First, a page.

A pigment is a material that changes the color of reflected or transmitted light as the result of wavelength-selective absorption. Both dyes and pigments are colored because they absorb some wavelengths of light more than others.
Most pigments used in manufacturing and the visual arts are dry colorants, usually ground into a fine powder.
- cyan (C),
- magenta (M),
- yellow (Y),
- and black (K)).
Pigments are used for coloring:
- and other materials.
Most pigments used in manufacturing and the visual arts are dry colorants, usually ground into a fine powder. This powder is added to a binder (or vehicle), a relatively neutral or colorless material that suspends the pigment and gives the paint its adhesion.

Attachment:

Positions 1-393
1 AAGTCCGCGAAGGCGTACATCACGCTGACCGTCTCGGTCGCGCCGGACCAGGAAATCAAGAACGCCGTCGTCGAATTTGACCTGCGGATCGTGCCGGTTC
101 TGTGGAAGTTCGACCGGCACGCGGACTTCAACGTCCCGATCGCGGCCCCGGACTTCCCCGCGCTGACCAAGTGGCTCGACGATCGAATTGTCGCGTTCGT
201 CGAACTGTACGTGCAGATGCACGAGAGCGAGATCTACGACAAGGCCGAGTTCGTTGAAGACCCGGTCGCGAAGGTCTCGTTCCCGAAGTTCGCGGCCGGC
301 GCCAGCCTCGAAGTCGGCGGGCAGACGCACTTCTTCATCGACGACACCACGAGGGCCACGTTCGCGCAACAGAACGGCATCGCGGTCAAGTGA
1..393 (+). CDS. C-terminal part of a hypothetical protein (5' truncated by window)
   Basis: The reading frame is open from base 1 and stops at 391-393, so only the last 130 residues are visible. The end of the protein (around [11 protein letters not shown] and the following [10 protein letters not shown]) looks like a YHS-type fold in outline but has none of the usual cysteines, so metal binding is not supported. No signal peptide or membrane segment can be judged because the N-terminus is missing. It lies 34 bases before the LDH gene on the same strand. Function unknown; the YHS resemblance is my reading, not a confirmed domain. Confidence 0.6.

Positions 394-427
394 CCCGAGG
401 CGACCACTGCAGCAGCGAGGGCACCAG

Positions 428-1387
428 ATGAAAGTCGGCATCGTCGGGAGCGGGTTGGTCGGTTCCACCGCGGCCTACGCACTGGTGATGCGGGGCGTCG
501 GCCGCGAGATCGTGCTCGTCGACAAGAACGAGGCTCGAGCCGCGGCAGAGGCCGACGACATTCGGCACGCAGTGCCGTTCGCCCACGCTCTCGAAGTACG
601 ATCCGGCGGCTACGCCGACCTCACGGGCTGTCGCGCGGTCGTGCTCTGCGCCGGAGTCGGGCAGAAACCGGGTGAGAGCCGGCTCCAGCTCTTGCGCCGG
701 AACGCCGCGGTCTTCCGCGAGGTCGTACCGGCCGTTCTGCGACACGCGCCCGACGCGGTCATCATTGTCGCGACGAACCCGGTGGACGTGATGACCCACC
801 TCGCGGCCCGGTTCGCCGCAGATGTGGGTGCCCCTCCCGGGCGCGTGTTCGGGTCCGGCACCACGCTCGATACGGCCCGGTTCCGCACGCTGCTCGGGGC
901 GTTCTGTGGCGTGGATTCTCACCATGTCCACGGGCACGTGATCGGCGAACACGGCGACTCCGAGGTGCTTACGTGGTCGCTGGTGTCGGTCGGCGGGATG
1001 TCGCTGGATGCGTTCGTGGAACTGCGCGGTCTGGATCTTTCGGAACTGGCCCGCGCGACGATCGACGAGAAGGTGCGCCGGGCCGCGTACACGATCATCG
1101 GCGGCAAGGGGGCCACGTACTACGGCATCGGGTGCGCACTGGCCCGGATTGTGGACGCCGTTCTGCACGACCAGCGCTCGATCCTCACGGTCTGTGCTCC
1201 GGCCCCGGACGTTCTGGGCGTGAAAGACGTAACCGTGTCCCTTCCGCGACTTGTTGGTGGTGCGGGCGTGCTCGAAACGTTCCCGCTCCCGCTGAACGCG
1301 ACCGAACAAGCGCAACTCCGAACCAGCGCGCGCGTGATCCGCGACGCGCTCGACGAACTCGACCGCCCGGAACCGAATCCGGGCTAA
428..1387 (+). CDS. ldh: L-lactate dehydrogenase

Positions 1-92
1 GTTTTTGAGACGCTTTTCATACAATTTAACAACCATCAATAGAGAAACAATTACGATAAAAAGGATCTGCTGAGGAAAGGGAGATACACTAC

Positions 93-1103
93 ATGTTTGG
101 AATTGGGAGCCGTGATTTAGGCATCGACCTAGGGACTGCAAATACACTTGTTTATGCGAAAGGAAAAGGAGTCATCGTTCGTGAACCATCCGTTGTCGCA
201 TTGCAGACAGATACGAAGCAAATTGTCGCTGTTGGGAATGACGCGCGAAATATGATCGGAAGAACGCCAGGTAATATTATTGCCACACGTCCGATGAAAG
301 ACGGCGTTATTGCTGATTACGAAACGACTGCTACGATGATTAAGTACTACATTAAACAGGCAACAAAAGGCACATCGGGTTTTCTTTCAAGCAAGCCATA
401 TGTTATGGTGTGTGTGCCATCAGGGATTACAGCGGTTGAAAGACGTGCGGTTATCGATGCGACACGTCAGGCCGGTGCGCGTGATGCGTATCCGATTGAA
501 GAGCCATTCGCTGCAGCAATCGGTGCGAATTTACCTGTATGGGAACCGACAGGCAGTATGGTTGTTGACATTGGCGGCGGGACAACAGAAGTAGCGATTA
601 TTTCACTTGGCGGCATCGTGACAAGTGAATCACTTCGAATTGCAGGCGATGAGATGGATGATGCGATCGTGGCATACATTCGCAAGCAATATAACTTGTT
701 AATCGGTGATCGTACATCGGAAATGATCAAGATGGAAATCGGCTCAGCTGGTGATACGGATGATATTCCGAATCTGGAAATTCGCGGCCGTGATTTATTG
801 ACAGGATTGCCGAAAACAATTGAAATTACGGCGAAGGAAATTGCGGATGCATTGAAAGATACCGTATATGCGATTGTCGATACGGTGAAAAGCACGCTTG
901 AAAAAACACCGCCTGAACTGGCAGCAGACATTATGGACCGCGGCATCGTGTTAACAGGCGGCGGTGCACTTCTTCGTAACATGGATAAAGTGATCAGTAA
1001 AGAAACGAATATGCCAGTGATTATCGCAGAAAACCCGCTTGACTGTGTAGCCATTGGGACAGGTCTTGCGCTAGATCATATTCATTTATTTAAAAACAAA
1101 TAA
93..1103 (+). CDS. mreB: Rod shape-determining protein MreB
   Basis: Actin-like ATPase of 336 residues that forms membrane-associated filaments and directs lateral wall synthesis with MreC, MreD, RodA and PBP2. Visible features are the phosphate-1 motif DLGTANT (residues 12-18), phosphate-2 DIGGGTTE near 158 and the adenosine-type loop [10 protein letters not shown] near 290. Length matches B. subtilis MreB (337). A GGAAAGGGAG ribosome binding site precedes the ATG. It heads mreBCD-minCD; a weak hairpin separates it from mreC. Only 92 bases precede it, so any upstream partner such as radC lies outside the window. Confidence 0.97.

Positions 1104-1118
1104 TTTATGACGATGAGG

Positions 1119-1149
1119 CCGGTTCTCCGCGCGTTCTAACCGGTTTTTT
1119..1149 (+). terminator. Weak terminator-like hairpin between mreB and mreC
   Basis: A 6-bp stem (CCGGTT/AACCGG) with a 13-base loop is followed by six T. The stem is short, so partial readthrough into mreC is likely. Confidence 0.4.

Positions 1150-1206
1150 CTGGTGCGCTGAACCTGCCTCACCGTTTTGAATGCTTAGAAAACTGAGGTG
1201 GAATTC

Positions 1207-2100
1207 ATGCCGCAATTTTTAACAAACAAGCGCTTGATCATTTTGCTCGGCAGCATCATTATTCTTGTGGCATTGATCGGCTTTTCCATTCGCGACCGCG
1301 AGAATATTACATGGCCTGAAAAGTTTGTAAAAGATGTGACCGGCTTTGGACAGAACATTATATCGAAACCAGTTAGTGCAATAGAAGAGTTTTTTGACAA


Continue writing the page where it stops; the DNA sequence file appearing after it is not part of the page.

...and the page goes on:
Pigment vs Dye
A distinction is usually made between:
- a pigment, which is insoluble in its vehicle (resulting in a suspension),
- and a dye, which either is itself a liquid or is soluble in its vehicle (resulting in a solution).
In contrast to dyes, pigments are insoluble and have no affinity for the substrate.